In a situation like this, the will of the people of Telangana, as expressed by the large majority of the legislators from the region, can alone be the guiding principle. This has been expressed time and again in favor of separate statehood in the last four decades through the democratic process vindicating the position taken by the SRC. Even in the by-elections held in May, 2008, it is common knowledge that the major political parties, including the Congress, approached the voters pledging themselves in favor of statehood for Telangana. Therefore, in the case of this last election, the rallying slogan of different parties favoring Telangana should be taken as an index of support for separate statehood. Despite this background, insistence on second SRC would only strengthen the suspicion that it is a diversionary move, especially in the light of the past experience that SRC’s recommendation favoring Telangana was ignored by the powers-that-be.
The Committee headed by Pranab Mukherjee is supposed to be engaged in due consultations for ascertaining whether there is consensus for Telangana state. But the Congress Party’s own position on Telangana is not made clear to this Committee. Even if the Second SRC were to be constituted, as per the Congress Election Manifesto of 2004, the party could not possibly have remained non-committal on the issue, as most of the parties would have made their position clear to the SRC.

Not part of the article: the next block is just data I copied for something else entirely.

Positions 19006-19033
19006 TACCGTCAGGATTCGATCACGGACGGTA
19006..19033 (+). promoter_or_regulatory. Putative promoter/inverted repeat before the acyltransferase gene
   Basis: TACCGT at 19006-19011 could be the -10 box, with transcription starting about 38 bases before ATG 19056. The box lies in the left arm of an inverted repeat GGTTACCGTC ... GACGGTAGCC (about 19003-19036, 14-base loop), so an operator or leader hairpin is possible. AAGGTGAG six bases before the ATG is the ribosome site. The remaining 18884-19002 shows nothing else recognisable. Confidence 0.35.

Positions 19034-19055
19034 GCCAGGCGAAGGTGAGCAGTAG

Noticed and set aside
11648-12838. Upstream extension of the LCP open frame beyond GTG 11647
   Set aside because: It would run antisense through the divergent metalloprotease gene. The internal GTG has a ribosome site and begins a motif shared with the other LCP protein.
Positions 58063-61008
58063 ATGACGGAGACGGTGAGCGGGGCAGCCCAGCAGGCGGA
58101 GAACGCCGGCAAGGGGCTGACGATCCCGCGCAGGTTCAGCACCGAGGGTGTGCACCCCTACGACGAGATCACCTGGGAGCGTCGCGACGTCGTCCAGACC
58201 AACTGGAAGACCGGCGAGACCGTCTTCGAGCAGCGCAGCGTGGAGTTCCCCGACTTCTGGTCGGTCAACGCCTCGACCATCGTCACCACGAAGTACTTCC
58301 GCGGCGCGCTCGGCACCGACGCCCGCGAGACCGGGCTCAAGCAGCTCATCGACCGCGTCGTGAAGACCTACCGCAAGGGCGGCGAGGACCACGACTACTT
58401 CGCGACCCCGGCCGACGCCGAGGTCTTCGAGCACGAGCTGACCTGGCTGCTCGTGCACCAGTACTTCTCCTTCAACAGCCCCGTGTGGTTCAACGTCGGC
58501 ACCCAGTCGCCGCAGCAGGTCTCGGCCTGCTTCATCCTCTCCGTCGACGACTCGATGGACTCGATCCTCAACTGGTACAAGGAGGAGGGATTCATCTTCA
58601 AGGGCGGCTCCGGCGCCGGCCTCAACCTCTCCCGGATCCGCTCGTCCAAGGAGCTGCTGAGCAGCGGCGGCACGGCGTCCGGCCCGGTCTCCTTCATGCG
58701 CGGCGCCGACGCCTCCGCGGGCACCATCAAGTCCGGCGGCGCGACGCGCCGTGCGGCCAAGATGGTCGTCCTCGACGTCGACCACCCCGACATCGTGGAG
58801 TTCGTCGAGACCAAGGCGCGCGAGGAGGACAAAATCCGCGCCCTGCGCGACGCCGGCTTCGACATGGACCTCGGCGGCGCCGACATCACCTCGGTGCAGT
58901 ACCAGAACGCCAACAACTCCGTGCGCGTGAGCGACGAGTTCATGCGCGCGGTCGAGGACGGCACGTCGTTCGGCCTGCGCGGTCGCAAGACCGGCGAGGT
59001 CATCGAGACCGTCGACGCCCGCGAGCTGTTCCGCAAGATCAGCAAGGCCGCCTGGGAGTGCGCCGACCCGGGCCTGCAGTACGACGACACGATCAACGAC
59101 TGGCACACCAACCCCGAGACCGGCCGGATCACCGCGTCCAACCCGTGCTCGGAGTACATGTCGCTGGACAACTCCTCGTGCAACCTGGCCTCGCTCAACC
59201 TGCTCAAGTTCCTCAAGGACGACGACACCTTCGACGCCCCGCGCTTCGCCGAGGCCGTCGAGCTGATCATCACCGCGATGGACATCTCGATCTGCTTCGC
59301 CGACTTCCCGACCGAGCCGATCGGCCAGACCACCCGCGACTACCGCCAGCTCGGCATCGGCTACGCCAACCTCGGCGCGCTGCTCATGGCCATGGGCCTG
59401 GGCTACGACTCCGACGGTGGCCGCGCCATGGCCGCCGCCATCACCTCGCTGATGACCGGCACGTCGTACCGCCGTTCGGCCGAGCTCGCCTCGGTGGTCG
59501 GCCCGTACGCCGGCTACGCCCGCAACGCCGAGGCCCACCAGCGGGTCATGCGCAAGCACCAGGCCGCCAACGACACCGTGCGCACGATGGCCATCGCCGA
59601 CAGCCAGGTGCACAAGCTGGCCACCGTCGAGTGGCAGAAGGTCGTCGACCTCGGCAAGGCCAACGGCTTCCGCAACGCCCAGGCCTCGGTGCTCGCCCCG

If the Congress supported statehood for Telangana, there would have been a majority in parliament in favor of such a Bill. But if the Bill could not be introduced because of lack of consensus in the United Progressive Alliance, or the government running the risk of losing power, then people would have understood the constraints, provided Congress’s own position was made clear.